State Farm wants high court to consolidate 'copy cat' class action

By Steve Gonzalez | Jun 21, 2007

Attorneys for State Farm Fire and Casualty filed a motion with the Illinois Supreme Court asking that a Madison County class action suit be consolidated with a similar suit pending in Cook County.

Two Illinois chiropractors filed the class action complaint on Jan. 18 against State Farm alleging the insurer lowered payments by claiming preferred provider organization (PPO) agreements, but without actually performing any of the associated obligations to those agreements.

According to the complaint, this "improper" practice is known in the insurance industry as a "silent PPO."

A PPO is a network of healthcare providers who agree to offer preferred pricing in return for receiving patient referrals. Preferred providers are also board certified and credentialed in the community where they live and work.

Frank Bemis of Alton and Richard Martis of Pekin claim State Farm improperly withheld payments from them and the class for valid insurance claims, and that they are not entitled to retain the money, nor are they otherwise entitled to any PPO discounts.

Represented by Joseph Whyte and Barney Shultz of Heyl Royster in Edwardsville, State Farm asks the seven justices to consolidate the Madison County case with the Snead v. State Farm case, a prior pending suit.

State Farm argues that the lawyers in the Bemis case previously filed three copycat putative class actions in Madison County that the Supreme Court transferred to Cook County for consolidation with the Snead case pursuant to Rule 384.

Bemis is represented by the Lakin Law Firm of Wood River, Campbell & McGrady of Godfrey, and Donald Birner of Pekin.

The insurance company claims the Bemis complaint involves the same allegations subject to the same defenses, seeks the same relief, and is brought on behalf of similar and overlapping putative classes as the prior pending Snead case.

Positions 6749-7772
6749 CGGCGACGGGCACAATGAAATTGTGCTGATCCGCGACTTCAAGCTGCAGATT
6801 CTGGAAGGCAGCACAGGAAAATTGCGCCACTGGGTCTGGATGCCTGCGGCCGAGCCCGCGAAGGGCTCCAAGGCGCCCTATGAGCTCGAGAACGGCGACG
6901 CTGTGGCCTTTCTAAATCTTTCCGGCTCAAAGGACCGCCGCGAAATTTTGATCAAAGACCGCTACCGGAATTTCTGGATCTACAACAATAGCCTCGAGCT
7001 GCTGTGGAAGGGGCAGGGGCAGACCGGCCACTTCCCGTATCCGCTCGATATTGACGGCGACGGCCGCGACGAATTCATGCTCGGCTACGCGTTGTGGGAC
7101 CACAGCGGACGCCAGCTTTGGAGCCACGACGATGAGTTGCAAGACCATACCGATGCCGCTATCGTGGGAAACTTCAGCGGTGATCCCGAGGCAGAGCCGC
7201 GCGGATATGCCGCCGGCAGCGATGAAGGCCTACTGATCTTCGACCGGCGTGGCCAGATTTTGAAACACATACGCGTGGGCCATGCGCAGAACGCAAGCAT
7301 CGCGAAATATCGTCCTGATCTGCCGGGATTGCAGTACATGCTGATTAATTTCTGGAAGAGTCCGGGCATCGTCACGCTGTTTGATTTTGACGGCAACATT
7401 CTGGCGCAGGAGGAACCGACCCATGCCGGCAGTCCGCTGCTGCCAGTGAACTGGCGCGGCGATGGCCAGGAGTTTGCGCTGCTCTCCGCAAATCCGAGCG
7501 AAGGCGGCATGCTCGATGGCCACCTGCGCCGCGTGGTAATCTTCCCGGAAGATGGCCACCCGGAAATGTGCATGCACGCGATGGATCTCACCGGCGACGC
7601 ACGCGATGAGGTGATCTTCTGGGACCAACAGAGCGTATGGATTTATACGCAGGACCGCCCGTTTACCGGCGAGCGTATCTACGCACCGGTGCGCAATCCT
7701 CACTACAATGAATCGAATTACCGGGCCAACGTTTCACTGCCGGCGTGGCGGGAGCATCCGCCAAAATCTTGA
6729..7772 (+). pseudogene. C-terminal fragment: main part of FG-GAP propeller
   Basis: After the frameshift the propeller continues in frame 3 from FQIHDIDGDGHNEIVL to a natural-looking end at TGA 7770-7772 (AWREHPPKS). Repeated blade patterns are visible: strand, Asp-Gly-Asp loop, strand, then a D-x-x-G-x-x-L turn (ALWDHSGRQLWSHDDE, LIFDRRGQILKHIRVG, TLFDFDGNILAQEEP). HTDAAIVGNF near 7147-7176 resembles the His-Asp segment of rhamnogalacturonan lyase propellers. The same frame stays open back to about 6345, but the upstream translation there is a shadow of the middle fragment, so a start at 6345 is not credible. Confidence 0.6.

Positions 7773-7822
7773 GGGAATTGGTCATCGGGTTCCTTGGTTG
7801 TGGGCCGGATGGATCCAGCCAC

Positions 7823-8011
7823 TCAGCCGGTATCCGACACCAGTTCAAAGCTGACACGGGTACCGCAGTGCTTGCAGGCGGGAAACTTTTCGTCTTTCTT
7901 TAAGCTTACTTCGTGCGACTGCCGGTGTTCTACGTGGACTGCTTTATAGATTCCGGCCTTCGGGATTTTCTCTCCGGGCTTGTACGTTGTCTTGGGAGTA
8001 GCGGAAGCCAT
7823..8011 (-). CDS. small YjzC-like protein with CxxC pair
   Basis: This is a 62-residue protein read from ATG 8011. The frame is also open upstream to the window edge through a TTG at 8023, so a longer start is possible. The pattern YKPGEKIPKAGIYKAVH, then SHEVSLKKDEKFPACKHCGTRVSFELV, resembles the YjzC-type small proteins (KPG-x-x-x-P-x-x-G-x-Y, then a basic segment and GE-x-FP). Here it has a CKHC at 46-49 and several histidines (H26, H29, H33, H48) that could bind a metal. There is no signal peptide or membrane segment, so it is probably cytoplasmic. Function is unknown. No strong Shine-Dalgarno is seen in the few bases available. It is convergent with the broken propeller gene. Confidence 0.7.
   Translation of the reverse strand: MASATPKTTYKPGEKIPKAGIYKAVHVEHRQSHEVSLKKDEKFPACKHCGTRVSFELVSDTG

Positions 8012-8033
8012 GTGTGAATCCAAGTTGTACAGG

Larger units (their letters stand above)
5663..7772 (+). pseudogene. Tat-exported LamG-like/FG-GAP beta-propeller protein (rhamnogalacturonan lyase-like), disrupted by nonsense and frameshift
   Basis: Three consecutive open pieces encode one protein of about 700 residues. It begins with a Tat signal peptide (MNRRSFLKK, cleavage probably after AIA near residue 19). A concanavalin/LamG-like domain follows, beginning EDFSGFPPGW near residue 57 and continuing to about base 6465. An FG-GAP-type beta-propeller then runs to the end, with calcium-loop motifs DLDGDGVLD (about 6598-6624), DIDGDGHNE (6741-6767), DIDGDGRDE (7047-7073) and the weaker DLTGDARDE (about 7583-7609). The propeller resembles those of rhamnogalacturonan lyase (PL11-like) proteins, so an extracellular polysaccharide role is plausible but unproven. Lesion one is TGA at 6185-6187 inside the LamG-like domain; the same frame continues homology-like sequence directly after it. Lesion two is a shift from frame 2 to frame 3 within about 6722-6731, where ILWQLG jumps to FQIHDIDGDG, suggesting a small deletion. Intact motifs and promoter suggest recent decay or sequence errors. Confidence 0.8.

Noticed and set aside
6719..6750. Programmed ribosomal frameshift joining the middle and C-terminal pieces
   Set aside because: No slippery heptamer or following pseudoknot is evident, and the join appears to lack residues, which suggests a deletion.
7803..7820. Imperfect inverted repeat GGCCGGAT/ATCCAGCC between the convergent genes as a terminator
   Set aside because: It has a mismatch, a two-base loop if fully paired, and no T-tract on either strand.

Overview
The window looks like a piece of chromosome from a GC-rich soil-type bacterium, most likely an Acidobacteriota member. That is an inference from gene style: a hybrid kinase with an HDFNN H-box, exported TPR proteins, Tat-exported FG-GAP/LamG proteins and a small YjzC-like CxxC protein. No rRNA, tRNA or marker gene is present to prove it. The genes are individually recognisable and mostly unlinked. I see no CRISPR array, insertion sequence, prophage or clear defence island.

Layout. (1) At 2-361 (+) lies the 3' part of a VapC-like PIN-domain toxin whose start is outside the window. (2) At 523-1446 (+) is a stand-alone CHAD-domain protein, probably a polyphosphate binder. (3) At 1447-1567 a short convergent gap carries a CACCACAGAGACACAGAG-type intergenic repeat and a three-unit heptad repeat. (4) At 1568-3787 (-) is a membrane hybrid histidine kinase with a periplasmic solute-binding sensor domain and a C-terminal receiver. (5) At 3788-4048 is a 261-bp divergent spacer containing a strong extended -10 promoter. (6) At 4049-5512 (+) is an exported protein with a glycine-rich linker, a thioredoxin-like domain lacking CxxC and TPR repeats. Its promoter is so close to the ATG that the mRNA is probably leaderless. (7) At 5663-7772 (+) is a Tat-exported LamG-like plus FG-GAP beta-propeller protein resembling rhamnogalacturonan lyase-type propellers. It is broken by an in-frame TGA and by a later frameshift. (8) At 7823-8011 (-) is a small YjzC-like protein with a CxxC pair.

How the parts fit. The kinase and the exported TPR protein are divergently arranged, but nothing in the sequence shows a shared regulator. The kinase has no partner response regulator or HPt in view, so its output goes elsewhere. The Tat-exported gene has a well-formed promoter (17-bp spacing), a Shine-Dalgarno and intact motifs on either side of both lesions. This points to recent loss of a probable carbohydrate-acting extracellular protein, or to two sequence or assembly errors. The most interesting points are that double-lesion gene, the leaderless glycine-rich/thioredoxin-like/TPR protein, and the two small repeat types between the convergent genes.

According to State Farm, the Snead case was filed in 1999, that alleged State Farm engaged in a company-wide wrongful refusal or denial of payments for health care expenses incurred in accidents covered by its insurance policies.

State Farm argues that several months later, a different group of lawyers filed a virtually identical class action in Madison County that alleged State Farm improperly reduced payments on claims.

The Illinois Supreme Court consolidated those two cases because it presented "one or more common questions of fact or law" and because consolidation "would serve the convenience of the parties and witnesses and would promote the just and efficient conduct."

After the cases were consolidated, lawyers from the Lakin Law Firm dismissed their plaintiff and waited a few years and filed two more copycat suits in Madison County, prompting the Supreme Court to consolidate those cases also.

State Farm argues that the same group of lawyers are now trying to file yet another copycat lawsuit.

State Farm argues that the high court can "send a clear message" to the Lakin firm that it will not permit lawyers to evade its rule 384 through multiple filings of similar class actions.

The rule states, "When civil actions involving one or more common questions of fact or law are pending in different judicial circuits, and the Supreme Court determines that consolidation would serve the convenience of the parties and witnesses and would promote the just and efficient conduct of such actions, the Supreme Court may, on its own motion or on the motion of any party filed with the Supreme Court, transfer all such actions to one judicial circuit for consolidated pretrial, trial, or post-trial proceedings."

State Farm argues that for the same reasons the high court transferred the other three cases to Cook County to prevent forum shopping, to preclude an unseemly race to the courthouse for class certification, and to avoid burdensome and wasteful duplication, that it also send this case.

In the Madison County case, Bemis claims State Farm's misconduct increased its profits, while they and other class members were injured by being paid discounted fees for their services without obtaining the expected benefits of an increased flow of patients.

"By operating a silent PPO, State Farm has illegally reaped huge savings while giving no consideration to healthcare providers," the complaint states.

He claims the class has been economically damaged and has suffered monetary losses as a result of State Farm's conduct.

Bemis claims the members of the class, being geographically dispersed and numbering in the thousands, are so numerous that a single action is impracticable.

They are seeking individually and on behalf of the class for the court to award them and the class members their individual damages and attorneys' fees and allowable costs, but in no event shall it exceed $75,000 exclusive of interest.

Circuit Judge Barbara Crowder is assigned the case.

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